When the Rev. Gabriel Salguero stands to talk politics with rooms full of Latino evangelical ministers, he often starts by mentioning his concern about the state of the family, including the unborn.
But when Salguero stood, Bible in hand, in a Cleveland meeting space Saturday filled with about 500 people, he quickly moved on to his expectation that people of faith will aggressively support public policies that address poverty, immigration and yawning education disparities.
"We're saying let's look at what the Bible has to say about immigrants and poor people and education," said Salguero, the New Jersey-based president of the National Latino Evangelical Coalition, in a telephone interview before the event with The Huffington Post. "The whole moral landscape. When we hear xenophobic talk, we say, remember immigration is on our agenda. When we hear people who are dismissive about programs that support poor women and single mothers and try to stop displacement from foreclosure, we say, we are listening."
Salguero's speech and his preview were emblematic of the demands that leaders of key Latino evangelical organizations are making this year, in the run up to the presidential election. Both left- and right-leaning Latino evangelical groups are staging multi-city voter registration and mobilization drives over the course of the next few weeks. And leading figures on either end of the political spectrum are focused on some of the same not-so-typical evangelical political priorities.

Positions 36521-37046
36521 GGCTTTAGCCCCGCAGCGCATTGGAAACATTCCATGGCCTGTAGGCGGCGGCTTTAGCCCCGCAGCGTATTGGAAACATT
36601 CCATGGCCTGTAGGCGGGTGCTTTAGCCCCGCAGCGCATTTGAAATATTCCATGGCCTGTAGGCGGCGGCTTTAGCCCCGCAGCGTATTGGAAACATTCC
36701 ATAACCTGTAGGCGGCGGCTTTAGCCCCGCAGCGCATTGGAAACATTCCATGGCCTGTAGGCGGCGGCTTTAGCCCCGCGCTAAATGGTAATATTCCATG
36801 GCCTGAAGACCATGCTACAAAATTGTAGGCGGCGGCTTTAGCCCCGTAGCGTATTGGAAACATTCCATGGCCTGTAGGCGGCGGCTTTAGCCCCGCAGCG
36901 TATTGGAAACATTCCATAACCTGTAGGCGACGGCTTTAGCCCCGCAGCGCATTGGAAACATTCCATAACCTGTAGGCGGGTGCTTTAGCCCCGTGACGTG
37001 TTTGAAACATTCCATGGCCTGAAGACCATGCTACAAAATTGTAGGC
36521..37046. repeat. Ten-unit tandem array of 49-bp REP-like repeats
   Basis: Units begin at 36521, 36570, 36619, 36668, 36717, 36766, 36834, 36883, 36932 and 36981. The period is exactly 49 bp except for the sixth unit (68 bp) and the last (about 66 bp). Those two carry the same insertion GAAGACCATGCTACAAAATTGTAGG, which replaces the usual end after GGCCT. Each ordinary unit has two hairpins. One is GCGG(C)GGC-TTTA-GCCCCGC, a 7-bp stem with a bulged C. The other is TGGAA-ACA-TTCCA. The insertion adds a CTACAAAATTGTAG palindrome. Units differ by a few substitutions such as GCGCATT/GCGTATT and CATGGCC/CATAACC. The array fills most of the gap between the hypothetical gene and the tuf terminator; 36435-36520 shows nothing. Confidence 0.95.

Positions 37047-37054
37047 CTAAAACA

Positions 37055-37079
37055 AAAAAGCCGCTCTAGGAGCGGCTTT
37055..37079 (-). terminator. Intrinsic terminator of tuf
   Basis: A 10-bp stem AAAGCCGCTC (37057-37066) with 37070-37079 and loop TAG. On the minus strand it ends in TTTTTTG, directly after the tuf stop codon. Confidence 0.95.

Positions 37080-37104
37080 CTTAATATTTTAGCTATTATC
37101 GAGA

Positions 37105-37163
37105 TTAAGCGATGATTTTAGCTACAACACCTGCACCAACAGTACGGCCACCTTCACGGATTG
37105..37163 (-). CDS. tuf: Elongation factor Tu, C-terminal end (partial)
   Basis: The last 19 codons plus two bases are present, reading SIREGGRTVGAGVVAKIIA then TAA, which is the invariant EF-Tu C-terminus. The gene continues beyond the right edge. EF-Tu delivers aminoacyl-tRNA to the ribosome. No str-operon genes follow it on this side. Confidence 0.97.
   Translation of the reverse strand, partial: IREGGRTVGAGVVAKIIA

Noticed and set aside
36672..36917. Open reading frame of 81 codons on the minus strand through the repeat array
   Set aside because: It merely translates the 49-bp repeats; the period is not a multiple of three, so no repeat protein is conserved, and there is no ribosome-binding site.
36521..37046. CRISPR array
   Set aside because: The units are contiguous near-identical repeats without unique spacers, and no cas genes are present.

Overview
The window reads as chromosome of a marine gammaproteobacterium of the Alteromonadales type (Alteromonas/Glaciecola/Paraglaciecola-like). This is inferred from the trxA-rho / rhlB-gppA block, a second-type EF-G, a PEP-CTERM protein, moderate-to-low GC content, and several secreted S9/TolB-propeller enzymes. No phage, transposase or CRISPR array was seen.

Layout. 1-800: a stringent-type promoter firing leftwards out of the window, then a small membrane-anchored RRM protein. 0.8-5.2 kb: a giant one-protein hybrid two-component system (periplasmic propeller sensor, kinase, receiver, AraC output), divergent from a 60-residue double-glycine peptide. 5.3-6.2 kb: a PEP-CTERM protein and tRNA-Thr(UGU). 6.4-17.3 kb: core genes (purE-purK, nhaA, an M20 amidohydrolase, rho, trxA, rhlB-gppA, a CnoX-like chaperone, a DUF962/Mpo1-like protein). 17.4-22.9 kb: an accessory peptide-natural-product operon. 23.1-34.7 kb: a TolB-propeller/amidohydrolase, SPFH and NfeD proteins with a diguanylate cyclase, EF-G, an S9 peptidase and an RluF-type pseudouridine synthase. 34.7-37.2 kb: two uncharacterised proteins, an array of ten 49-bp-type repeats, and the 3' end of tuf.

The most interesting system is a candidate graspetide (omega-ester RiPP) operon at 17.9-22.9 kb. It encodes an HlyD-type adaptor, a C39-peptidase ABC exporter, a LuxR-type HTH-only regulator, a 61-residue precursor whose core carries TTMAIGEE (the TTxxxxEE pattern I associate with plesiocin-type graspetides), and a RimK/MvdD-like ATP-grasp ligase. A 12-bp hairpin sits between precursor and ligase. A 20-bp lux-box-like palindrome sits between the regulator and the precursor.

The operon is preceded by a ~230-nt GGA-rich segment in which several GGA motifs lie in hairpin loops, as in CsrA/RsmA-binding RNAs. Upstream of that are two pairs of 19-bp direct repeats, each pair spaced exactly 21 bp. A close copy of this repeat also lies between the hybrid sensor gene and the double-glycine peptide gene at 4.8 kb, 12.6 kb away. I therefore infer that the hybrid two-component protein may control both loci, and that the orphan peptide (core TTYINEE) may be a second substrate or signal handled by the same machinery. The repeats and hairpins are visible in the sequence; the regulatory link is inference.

As President Barack Obama and former Massachusetts Gov. Mitt Romney have launched the de-facto start of the general election campaign, each side has rolled out Spanish-language television ads and bilingual web sites. But inside the Latino electorate is a veritable sea of subgroups with distinct experiences and political interests. One of them, the nearly 10 million-member Latino evangelical community, makes up 15 percent of the nation's eligible Latino voters, according to a Pew Forum on Religion and Public Life study.
Unlike their white evangelical counterparts who are a reliably Republican voting block, the country's Latino evangelicals are spread more widely across the political spectrum, said Luis Lugo, director of the Pew Research Center's Forum on Religion and Public Life.
About 30 percent of Latino evangelicals identified as Republicans in a 2010 Forum on Religion and Public Life survey. Another 40 percent described themselves as Democrats. Among white evangelical adults, 63 percent identified themselves as Republicans and just 18 percent described themselves as Democrats.
Still, Latino evangelicals often register as far more conservative than similar voters in polls that include questions about abortion, gay rights and same-sex marriage, Lugo said. But those same born-again Latino evangelicals also typically indicate broad support for public programs that assist the poor and expand public spending or access to health care, according to Lugo.